Monday, September 3, 2007

happy labor day!

the united states has celebrated labor day since the 1880s. the central labor union created labor day as a day off for the working person in 1882. in 1894 an act of congress passed which established the day as an official federal holiday in order to "honor American labor and foster the feeling of brotherhood among the different crafts. " labor day may be the only official u.s. holiday which has its roots in the american labor struggle. traditional celebrations include parades by trade unions, speeches and political demonstrations. some folks are still mindful about the intent of the holiday, but over the years labor day has evolved into a celebration of the end of summer with cookouts, gatherings, and of course the ubiquitous shopping extravaganza .

the picture above is a favorite of mine from my cache of old family photos. in this picture my great-grandfather "george 'zedo' kravitz I" proudly sits, pipe in mouth and miner's cap on his head; he is surrounded by other men from the mine, many of whom are raising mugs in a toast. like most of the pictures in my stash of family treasures, there is no accompanying narrative which leaves us to simply fill in the blanks. perhaps these guys are raising a toast to labor day and being off work the next day. like all of my great-grandparents, "zedo" immigrated to the united states from 'austria-hungary' to make a better life for their families. while this zedo worked in the mines, my other relatives found work with the railroads and in factories.

when I was in college one of my fields of study was economics. one of my passions within the discipline was labor history. I am sure I was drawn toward this because it connected with my own family's story. and also because of all the stories I heard as a child of the labor struggles which took place in the region of the pennsylvania my family settled in after arriving in the united states. some of the family stories were 'peopled' with the likes of 'wobblies' or the 'IWW,' 'the molly maguires,' and the united mine workers. many stories focused on incidents like the infamous 'lattimer massacre' and other tragic and difficult events which highlighted clashes among the social classes. as an impressionable and sensitive child stories like these revealed some of the problems and issues with structures of inequality and power and helped shape me into the type of adult I am today. "give me a child until he (sic) is seven and I will give you the man. (sic)"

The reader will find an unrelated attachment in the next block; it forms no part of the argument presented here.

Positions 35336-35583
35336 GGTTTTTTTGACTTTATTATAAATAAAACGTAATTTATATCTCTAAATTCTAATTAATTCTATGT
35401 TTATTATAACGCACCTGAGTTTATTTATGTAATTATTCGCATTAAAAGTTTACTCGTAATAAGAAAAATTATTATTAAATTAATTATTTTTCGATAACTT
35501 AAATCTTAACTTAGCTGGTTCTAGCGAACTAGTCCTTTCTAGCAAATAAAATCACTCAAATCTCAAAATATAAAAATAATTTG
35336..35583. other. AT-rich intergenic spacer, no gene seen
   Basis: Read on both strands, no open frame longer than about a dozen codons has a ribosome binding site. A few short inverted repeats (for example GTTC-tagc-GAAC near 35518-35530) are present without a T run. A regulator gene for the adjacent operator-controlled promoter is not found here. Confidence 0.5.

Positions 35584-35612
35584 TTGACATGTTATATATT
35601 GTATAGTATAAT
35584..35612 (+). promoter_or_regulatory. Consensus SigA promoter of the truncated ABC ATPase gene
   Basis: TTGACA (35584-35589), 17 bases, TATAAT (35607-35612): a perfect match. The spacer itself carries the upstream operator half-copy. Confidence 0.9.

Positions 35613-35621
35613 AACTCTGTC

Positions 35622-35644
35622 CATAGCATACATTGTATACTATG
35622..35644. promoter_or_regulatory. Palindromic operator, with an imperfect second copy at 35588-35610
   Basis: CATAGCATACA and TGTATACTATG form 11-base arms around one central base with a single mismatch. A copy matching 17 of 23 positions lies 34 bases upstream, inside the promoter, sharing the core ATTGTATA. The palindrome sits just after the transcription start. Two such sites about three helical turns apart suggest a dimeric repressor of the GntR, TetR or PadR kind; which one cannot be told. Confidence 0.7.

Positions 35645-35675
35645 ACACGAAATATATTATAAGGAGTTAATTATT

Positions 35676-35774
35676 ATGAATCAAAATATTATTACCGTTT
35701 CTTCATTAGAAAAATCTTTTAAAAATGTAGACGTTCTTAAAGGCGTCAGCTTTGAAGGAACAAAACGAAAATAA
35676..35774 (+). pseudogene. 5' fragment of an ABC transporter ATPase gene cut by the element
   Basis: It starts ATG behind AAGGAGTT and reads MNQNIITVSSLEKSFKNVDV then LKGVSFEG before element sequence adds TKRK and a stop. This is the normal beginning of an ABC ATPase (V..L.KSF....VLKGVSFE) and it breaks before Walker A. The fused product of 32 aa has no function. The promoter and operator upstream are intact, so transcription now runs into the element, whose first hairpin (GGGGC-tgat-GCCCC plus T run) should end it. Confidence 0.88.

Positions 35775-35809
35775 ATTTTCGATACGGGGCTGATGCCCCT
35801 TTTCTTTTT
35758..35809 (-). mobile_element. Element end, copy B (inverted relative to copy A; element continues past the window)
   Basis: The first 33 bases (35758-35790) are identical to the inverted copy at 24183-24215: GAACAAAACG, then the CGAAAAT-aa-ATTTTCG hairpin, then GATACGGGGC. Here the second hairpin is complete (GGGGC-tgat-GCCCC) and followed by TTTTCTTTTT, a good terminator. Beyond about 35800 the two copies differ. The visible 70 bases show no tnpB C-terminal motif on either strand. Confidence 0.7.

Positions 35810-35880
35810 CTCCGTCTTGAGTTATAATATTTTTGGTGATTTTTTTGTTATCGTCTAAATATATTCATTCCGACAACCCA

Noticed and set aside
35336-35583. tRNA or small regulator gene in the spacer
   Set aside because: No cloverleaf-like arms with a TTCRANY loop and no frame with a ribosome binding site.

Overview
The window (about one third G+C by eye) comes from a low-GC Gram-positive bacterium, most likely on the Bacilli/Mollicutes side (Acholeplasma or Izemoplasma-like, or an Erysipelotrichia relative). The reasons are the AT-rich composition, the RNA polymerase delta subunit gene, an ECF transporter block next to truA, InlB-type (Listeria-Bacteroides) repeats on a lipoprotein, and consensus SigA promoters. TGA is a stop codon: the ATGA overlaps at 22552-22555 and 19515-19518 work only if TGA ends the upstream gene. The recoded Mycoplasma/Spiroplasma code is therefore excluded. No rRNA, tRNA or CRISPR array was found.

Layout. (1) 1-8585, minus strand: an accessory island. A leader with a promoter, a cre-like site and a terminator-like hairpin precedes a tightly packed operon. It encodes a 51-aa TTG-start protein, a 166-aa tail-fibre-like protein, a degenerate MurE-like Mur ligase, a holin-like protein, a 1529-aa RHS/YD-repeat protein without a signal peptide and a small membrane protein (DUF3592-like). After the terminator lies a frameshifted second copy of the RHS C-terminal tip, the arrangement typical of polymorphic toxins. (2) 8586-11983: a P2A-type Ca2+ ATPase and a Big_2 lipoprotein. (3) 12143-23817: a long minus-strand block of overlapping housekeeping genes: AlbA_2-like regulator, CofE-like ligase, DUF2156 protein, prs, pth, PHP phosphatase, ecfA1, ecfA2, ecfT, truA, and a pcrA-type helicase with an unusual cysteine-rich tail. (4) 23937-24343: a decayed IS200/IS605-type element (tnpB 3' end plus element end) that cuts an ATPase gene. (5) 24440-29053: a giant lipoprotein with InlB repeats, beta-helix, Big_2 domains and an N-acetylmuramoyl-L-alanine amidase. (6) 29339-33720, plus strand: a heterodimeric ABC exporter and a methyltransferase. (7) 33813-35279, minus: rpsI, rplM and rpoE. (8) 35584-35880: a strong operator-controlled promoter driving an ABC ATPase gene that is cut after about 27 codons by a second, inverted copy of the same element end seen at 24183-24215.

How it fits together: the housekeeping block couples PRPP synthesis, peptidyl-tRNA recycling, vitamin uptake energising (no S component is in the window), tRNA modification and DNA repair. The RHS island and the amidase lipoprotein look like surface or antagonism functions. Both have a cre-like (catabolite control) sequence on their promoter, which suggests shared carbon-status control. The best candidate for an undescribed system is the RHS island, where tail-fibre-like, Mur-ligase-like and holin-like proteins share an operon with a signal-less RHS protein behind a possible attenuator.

illustration of a IWW propoganda sticker. from We Shall Be All: A History of the Industrial Workers of the World by Melvyn Dubofsky

5 comments:

Absolute Vanilla (and Atyllah) said...

Hey! My great grandparents were also Austro-Hungarian.

You know, the sad thing about so many holidays is as time evolves we forget the real reasons for celebration.

Dumdad said...

I love old photos like this. I clicked on it and it enlarged (they don't always) and it's fascinating to try to make out the details: the moustaches, the shoes, the styles of suit, the hats etc.

As time moves on, more and more of these photos will be lost. Putting them on your blog keeps the memories going and that particular moment frozen in time for always.

msb said...

what a treasure that poster is.

lettuce said...

well, social inequality is growing again over here. just seems to be such an uphill struggle.

that is a great photo.

kimy said...

av - it was a large,large area now made up of so many (ever changing number) countries. my family 'identifies' with being 'slovak' (with a tad of 'czech' thrown in from one of the greats)

dd - I also love old photos great idea to keep these images alive by putting them up in blogs. with that 'advice' in mind I put up another today! thanks!

inequality and injustice go hand in hand, and we should never stop the struggle!

namaste friends.